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MS Patients Using New Web-based Program to Manage and Integrate Care

Researchers develop MSmonitor and report those using it have improved quality of life

A team of researchers from the Netherlands have developed an interactive web-based program called MSmonitor that offers multiple sclerosis patients a way to manage and better integrate the multidisciplinary care they require. Pilot data from a study of its use is detailed in the article, “The interactive web-based program MSmonitor for self-management and multidisciplinary care in multiple sclerosis: concept, content, and pilot results,” published in the journal Dove Express.

Multiple sclerosis (MS) is a chronic inflammatory and degenerative disease of the central nervous system. Most MS patients, some 80%, begin with the disease’s relapsing-remitting form, characterized by recurrent episodes of new or worsening symptoms (relapses) followed by periods of remission, while others begin with the progressive form, marked by a slow but relentless increase in disability. Both forms are treated with anti-inflammatory immune-modulating or immune-suppressing drugs.

MS symptoms can lead to impaired motor function and cognitive disabilities. “[T]he accumulation of disabilities leads to the loss of independence, which in turn may negatively affect autonomy and self-efficacy. Low self-efficacy has been associated with lower HRQoL [health-related quality of life] and less physical activity. Since a lowered self-efficacy causes PwMS [persons with MS] to undervalue their actual capabilities, a vicious circle may start and still existing functions run a risk to eventually disappear,” the authors write in their study. “Self-efficacy may be increased via self-management. In general, self-management comprises interventions, education, training, and skills by which patients with a chronic condition, disability, or disease can effectively take care of themselves and learn how to do so.”

The team believed that MS patients could greatly benefit from the adoption of early self-management strategies. Therefore, Dr. Peter Joseph Jongen and colleagues, “set out to develop an interactive web-based program for self-management and professional multidisciplinary care in MS,”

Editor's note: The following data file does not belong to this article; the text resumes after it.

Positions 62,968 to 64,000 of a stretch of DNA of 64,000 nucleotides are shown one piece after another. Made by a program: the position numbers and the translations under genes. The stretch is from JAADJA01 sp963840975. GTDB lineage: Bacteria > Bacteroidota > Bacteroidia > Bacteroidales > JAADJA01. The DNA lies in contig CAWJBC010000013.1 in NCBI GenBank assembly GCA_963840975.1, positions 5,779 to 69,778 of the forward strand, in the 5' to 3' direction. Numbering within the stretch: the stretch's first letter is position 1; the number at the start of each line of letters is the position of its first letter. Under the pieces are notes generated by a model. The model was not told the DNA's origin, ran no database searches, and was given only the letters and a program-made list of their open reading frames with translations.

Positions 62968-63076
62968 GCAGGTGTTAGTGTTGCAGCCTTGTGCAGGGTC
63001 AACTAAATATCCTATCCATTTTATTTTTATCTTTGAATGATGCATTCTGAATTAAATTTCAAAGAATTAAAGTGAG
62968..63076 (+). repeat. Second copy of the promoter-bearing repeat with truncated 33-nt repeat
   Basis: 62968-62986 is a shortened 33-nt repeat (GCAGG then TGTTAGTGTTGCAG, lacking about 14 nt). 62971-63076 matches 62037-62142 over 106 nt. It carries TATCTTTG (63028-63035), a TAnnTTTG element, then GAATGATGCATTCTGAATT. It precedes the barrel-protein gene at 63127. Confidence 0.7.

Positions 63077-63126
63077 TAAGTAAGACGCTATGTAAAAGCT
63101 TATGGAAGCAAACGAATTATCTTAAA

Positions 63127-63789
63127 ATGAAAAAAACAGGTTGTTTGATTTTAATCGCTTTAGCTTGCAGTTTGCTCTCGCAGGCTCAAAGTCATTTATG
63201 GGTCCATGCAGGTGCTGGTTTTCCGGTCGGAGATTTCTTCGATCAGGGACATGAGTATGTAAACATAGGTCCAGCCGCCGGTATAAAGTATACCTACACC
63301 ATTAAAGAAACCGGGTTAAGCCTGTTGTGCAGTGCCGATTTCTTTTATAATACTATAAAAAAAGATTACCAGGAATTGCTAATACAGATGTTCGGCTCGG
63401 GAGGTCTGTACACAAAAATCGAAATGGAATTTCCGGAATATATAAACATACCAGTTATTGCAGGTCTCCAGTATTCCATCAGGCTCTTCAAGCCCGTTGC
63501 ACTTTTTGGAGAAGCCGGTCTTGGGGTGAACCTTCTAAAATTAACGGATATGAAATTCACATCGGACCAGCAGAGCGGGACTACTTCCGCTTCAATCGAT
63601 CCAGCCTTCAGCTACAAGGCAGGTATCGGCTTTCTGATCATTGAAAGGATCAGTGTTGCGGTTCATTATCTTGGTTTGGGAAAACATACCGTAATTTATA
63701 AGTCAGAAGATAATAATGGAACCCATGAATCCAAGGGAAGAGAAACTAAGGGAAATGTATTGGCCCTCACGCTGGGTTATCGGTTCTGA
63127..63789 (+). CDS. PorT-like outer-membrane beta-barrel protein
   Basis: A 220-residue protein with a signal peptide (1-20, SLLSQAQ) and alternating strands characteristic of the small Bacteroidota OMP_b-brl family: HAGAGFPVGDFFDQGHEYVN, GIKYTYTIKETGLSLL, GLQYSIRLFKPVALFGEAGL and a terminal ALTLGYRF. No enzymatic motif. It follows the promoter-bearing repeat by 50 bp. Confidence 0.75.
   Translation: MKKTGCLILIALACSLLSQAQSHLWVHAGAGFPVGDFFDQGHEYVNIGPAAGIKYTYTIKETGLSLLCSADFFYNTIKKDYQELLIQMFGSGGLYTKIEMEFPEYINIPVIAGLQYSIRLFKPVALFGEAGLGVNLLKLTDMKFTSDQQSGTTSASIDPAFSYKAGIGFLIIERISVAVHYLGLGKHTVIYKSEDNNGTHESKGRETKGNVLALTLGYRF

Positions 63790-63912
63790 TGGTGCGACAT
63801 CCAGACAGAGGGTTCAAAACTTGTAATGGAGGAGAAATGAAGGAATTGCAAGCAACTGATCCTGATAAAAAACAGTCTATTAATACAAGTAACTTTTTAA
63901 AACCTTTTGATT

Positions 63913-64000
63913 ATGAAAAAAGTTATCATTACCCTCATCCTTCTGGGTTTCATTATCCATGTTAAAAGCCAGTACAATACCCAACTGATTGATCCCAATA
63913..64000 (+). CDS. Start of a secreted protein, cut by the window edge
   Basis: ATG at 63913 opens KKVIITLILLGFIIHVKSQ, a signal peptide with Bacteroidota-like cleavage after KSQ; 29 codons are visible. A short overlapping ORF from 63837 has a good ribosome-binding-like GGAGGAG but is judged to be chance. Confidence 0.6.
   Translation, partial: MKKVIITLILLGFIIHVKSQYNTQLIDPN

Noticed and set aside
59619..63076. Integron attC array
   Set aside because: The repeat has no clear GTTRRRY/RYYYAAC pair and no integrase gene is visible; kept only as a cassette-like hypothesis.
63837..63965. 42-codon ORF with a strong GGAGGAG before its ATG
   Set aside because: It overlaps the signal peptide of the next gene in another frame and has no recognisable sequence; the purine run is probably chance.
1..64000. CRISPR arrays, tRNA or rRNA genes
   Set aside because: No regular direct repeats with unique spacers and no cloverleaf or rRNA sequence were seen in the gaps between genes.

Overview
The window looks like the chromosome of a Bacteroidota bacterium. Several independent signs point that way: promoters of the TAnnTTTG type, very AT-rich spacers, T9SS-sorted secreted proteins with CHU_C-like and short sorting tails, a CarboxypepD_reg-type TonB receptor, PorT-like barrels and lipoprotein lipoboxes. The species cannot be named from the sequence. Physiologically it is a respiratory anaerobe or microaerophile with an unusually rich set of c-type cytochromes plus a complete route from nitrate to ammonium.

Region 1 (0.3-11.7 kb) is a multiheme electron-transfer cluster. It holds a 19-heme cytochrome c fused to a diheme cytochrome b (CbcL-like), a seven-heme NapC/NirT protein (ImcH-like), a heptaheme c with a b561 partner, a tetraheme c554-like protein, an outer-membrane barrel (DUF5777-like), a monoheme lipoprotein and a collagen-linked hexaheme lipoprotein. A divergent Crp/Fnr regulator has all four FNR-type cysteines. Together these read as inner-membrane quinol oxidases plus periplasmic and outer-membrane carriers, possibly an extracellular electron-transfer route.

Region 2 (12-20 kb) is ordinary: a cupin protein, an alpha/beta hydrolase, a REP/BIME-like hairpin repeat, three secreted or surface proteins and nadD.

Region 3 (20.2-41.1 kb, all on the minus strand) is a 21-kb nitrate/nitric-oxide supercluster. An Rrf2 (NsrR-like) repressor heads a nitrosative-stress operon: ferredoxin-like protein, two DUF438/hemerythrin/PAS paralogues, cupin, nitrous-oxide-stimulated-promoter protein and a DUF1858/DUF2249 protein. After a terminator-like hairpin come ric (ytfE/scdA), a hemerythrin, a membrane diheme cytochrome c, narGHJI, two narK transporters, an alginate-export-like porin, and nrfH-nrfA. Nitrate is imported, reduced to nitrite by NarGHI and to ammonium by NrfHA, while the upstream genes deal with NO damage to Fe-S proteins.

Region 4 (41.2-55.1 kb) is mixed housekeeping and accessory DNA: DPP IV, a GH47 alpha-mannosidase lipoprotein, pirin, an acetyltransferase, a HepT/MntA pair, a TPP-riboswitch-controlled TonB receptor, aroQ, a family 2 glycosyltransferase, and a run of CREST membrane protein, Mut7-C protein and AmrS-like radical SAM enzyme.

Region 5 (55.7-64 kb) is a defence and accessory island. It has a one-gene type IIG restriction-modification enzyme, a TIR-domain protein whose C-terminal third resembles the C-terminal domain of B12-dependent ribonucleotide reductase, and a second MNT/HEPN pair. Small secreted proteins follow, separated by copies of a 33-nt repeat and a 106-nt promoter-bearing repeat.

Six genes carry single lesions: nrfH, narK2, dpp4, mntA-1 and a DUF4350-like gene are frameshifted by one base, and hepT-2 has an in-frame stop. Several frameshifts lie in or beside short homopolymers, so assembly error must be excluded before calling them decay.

MSmonitor was developed based on three notions: the patients’  need for autonomy, the multidisciplinary nature of MS care, and the need for collaboration among those involved in MS care. The program itself comprises validated questionnaires — including the Modified Fatigue Impact Scale-5 Item Version (MFIS-5) and the Leeds Multiple Sclerosis Quality of Life (LMSQoL), among others. The program also comprises: two inventories, a Miction Inventory (an overview of urological symptoms known to occur in MS) and the Medication and Adherence Inventory; two diaries, a Miction Diary (to document frequency and quantities of miction and of fluid intake) and an Activities Diary (to record activity and rest periods); and two functionalities, an e-logbook (a personal diary) and an e-consult (allowing patients to interact with healthcare providers).

The program is currently being used in 17 hospitals by 581 MS patients and their healthcare professionals. Researchers analyzed its role in fatigue management by retrospectively comparing fatigue and HRQoL before and after the employment of MSmonitor. The results revealed that patients who used the MFIS-5 and LMSQoL questionnaires at least twice in a period of up to six months (N=105) had improvements in HRQoL. In a subgroup that also used the Activities Diary twice or more (N=56), the frequency of diary use was found to modestly correlate with an improvement in fatigue.

The research team concluded that the interactive MSmonitor program is a valuable tool for disease management and care by MS patients, and that it may help improve symptom management, including fatigue, ultimately leading to an improvement in the patient’s quality of life.

Story Source: The above story is based on materials provided by MULTIPLESCLEROSISNEWSTODAY
Note: Materials may be edited for content and length 
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